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student1988

  • 3 years ago

Write the expression in the standard form a + bi. (View my question to see it written, sorry for the inconvenience)

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  1. student1988
    • 3 years ago
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    |dw:1352848428519:dw|

  2. student1988
    • 3 years ago
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    That's raised to the fourth power.. I got -4. Can someone tell me if i am correct? :)

  3. asnaseer
    • 3 years ago
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    how did you arrive at your answer?

  4. student1988
    • 3 years ago
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    Is it wrong? i used De Moivre's Theorem

  5. asnaseer
    • 3 years ago
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    so did you first convert it to the form \(e^{i\theta}\)?

  6. student1988
    • 3 years ago
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    but i wasn't sure if it was right because the complex number i disappeared!

  7. student1988
    • 3 years ago
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    Not sure what you mean by that

  8. asnaseer
    • 3 years ago
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    your answer is correct - I am just making sure you used this way of getting to the answer rather than trying to expand the braces with the fourth power :)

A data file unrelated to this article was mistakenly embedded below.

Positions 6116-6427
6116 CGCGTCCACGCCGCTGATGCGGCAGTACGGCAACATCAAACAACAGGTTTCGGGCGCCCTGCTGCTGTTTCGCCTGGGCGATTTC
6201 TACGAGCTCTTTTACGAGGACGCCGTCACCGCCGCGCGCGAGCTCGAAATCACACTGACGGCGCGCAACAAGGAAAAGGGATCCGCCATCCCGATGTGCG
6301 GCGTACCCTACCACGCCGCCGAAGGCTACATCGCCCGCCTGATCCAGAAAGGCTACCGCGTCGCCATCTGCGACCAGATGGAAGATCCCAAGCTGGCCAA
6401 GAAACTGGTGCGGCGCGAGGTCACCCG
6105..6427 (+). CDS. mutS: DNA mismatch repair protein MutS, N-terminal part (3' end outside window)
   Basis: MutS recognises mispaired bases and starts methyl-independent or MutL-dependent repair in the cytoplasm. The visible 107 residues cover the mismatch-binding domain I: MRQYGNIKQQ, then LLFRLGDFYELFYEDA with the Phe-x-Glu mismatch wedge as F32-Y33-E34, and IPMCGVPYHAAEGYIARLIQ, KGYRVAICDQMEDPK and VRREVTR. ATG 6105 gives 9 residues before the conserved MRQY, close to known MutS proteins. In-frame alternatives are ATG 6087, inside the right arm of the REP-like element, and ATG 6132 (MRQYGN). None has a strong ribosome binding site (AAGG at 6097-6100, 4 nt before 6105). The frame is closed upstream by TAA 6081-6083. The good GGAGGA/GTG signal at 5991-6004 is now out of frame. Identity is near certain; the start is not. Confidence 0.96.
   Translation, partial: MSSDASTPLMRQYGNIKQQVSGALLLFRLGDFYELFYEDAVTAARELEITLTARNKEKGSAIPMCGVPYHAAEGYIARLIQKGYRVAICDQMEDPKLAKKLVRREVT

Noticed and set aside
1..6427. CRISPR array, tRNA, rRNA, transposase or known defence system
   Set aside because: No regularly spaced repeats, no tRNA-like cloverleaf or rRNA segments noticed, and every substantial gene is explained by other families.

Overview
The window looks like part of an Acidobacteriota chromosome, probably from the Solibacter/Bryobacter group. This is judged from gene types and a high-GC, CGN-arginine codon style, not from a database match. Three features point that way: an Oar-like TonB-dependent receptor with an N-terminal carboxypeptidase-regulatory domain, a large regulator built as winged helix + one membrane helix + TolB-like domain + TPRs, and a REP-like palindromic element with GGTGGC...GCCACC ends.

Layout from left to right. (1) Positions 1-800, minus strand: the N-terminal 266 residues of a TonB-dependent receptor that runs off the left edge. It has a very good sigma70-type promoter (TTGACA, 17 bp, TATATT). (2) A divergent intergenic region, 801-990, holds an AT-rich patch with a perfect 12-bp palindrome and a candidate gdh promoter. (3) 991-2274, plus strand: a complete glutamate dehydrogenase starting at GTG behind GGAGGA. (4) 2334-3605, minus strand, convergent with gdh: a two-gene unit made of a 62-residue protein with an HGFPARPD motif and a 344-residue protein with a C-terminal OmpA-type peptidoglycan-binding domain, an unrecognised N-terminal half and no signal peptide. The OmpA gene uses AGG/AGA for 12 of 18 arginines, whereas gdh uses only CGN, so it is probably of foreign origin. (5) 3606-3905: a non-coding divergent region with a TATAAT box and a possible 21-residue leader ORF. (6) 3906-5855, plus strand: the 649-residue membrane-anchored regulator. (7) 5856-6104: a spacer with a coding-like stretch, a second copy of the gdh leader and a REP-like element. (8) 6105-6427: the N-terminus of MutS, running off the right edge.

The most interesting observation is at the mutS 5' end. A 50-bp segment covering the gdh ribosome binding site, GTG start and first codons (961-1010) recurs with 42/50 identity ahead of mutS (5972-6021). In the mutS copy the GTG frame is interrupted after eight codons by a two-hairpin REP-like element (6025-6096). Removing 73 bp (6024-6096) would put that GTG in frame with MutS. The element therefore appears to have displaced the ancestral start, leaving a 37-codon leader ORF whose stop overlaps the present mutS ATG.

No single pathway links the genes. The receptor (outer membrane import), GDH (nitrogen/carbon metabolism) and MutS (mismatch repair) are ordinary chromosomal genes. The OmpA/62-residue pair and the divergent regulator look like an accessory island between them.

9. student1988
    • 3 years ago
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    |dw:1352848854469:dw|

  10. student1988
    • 3 years ago
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    i used this form

  11. asnaseer
    • 3 years ago
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    the method I used was to first convert it as follows:\[(\sqrt{2}(\cos(3\pi/4)+i\sin(3\pi/4))^4=(\sqrt{2}e^{i3\pi/4})^4\]

  12. student1988
    • 3 years ago
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    oh, i haven't seen this form. Could you tell me where I can read on this form?

  13. asnaseer
    • 3 years ago
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    it uses the identity:\[e^{i\theta}=\cos(\theta)+i\sin(\theta)\]

  14. asnaseer
    • 3 years ago
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    See here: http://en.wikipedia.org/wiki/Euler%27s_identity

  15. student1988
    • 3 years ago
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    Euler's Formula. Thanks, i'll read it! Thank you! :)

  16. asnaseer
    • 3 years ago
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    Sorry - wrong link, I meant this one: http://en.wikipedia.org/wiki/Euler%27s_formula

  17. asnaseer
    • 3 years ago
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    yup - you got it!

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